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LIPA chief: There's 'room for improvement'

Work crews restore power on Fowler Avenue in

Work crews restore power on Fowler Avenue in Valley Stream, Thursday. (March 18, 2010) Photo Credit: Newsday / Alejandra Villa

With the repair bill for last Saturday's nor'easter likely to exceed $20 million, the Long Island Power Authority hailed the return to "system normal" Thursday, though for some affected ratepayers' anger lingered.

"Heaven help us if we get a real hurricane," said Ed Muro, whose 70-year-old mother sat in a cold North Woodmere home until Wednesday night, when a Kentucky-based crew arrived to restore power.

As of 8 last night, just more than 760 Long Island customers remained without power.

LIPA chief Kevin Law said he was "proud of our crews" but conceded LIPA could have better alerted customers on the restoration progress and promised "We will work on that."

"Is there room for improvement? Of course there is," Law said at a briefing Thursday.

Customer Scott Russell of East Rockaway can attest to the need. "They did a poor job," said Russell, an importer who said he sat four days in a 45-degree home with a sick child.

In numerous calls to LIPA, he said, "I got answers that ranged from, 'We have no idea when it will be restored,' to, 'Expect it within 24 hours,' which was not correct, to, 'We do not have anyone scheduled.' I'm just like, seriously?"

Matthew Cordaro, a former Long Island Lighting Co. executive who coordinated that company's storm-response overhaul after Hurricane Gloria in 1985, said National Grid, which runs the infrastructure for LIPA, needs a larger, better-trained, in-house staff to more quickly respond to storm outages.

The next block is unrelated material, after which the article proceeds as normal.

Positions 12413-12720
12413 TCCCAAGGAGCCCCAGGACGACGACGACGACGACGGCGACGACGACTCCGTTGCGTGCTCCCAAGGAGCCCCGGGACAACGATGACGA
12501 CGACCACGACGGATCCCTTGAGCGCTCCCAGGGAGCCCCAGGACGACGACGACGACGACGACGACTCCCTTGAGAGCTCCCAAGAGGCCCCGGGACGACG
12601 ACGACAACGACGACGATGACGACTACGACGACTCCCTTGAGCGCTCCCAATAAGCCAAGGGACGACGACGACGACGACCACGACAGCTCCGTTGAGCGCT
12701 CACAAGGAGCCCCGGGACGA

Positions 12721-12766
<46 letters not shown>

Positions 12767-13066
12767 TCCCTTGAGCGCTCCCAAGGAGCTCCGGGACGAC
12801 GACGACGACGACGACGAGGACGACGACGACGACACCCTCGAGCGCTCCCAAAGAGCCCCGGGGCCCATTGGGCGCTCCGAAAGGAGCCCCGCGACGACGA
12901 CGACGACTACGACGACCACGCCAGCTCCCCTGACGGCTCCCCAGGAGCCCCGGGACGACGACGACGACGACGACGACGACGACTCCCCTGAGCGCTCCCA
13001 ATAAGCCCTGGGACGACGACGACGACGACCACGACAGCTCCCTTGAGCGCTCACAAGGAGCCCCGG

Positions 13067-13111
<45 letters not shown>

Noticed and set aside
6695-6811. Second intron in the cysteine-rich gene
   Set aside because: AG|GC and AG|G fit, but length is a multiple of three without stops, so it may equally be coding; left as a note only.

The company employs 192 staff linemen, 108 single-truck service workers, 114 underground mechanics and 16 apprentices. LILCO in 1989 reported a dedicated response crew of 740, with another 425 staffers who doubled as electric line repair crews in emergencies.

But National Grid said today's workforce is "almost identical" if its 160 contracted tree trimmers and 150 outside line contractors are included. Thousands more were called in from outside, some arriving as late as Wednesday.

"It sounds like the workforce that was thrown at this, especially early in the game, was inadequate," said Cordaro. "Most people who have fought storms are retired or have died. That makes the need to have more personnel even more critical."

Law likened the idea of hiring more in-house crews to "driving around in your car with your mechanic all the time riding with you. You just can't afford to do that."

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